In the neighbouring Nagaland the popular demand is for autonomy. Peace talks have been going on with the Government of India of various Naga groups for the last 21 years without any resolution. The latest rounds of talks with the Modi government seem to have reached some conclusion. But Naga people are very clear that they want a separate Constitution and a separate flag. They see themselves living not under the Indian Constitution but in a peaceful coexistence with India. The Nagas have never considered themselves to be part of India. They feel they were first divided into two countries – India and Myanmar – by the British and then by India into different states like Nagaland, Arunachal Pradesh, Manipur, Assam and Mizoram. They aspire for a separate sovereign identity.

However, the experience of Kashmiris with a separate Constitution has not been very good. All the promises made by the Government of India at the time of signing of Instrument of Accession by the Maharaja Hari Singh have been violated. The separate flag is still there but it doesn’t have the sanctity the flag of a sovereign state should have. It is difficult to even obtain a copy of the Jammu and Kashmir Constitution now. Articles 370 and 35A of Indian Constitution which grant a special status to J&K are there only for namesake. Famous literature personality Zareef Ahmad Zareef described it as a lock on a door to a room which doesn’t have anything inside. People of Kashmir feel cheated by the GoI. According to initial agreement except for Defence, Communications and Foreign Affairs in the matter of other subjects sovereignty was supposed to rest with J&K Government. The will of the people of J&K which was to determine its future has been given a short shrift. The use of pellet guns on people of Kashmir was the ultimate inhuman treatment meted out to them. It is unthinkable that GoI could have used these pellet guns on any unruly crowd anywhere else in the country. It is an example of the step-motherly treatment towards people of J&K. People pelting stones at security forces were accused by GoI of having accepted money from Pakistan. There can be nothing more ridiculous than this. This is admitting the fact that Pakistan is able to control each and every individual in Kashmir. Question arises what were the security forces and intelligence agencies doing? And if religion is the basis on which Pakistan has been able to steer people towards its side why isn’t India able to convince people of Nepal of its point of view. It is an open fact that Nepalese people harbour an anti-India feeling, especially after India blockaded supplies to Nepal when Nepal refused to budge to the Indian wish of making amendments in their new Constitution to favour the pro-India Madhesi people. During the Modi regime situation has worsened in J&K. Even people who had moved closer to integration with India position from a position of autonomy are now finding it difficult to accept the Indian hegemony. The GoI has hurt the sentiments of people of Kashmir beyond repair.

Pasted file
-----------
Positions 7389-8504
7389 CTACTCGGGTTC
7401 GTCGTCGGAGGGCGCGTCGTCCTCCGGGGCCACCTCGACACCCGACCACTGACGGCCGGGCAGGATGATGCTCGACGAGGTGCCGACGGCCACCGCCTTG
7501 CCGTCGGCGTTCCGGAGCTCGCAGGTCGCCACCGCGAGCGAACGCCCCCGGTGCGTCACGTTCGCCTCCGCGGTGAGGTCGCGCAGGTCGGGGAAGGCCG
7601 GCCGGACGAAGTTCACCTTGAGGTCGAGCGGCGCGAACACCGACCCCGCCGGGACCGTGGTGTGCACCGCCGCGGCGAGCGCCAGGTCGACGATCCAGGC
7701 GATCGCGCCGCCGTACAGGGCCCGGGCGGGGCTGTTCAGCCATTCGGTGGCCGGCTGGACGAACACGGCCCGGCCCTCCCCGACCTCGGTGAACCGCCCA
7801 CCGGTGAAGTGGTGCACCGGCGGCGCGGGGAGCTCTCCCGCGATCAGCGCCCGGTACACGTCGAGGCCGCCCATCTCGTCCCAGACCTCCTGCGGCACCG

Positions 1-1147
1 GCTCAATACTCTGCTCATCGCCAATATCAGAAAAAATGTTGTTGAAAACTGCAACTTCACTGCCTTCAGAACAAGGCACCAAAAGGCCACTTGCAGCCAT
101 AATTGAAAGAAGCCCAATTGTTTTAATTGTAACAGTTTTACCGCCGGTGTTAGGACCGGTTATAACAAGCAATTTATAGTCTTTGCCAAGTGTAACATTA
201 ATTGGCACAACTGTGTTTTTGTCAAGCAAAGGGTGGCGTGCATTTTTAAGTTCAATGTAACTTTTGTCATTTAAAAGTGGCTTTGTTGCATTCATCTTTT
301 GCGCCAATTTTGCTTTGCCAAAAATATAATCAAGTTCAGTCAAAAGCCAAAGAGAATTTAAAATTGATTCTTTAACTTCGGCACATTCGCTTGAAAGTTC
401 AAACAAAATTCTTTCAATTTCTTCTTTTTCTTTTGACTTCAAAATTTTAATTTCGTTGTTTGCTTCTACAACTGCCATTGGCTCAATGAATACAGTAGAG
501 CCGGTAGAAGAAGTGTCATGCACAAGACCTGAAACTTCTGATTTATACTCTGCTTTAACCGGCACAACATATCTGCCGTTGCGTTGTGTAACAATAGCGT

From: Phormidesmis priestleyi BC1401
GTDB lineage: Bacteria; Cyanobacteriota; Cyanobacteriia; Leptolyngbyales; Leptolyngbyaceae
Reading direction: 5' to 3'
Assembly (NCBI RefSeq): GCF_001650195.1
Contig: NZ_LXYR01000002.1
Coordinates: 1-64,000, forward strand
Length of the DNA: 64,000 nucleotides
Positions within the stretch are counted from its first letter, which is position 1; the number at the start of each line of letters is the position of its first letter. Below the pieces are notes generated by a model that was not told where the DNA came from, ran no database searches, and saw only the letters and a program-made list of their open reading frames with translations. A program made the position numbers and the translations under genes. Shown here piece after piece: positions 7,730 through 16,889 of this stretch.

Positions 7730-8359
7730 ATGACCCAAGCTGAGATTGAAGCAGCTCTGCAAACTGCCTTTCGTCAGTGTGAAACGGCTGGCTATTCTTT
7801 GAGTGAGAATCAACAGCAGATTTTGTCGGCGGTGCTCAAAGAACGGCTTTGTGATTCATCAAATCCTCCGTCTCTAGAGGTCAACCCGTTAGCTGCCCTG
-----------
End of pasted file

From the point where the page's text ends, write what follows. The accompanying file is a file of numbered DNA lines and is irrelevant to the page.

(Note: This article has been written after the visit of ‘Protect and Honour Constitution’ yatra of National Alliance of People’s Movements to Assam, Nagaland and Jammu & Kashmir)

Sandeep Pandey is a social activist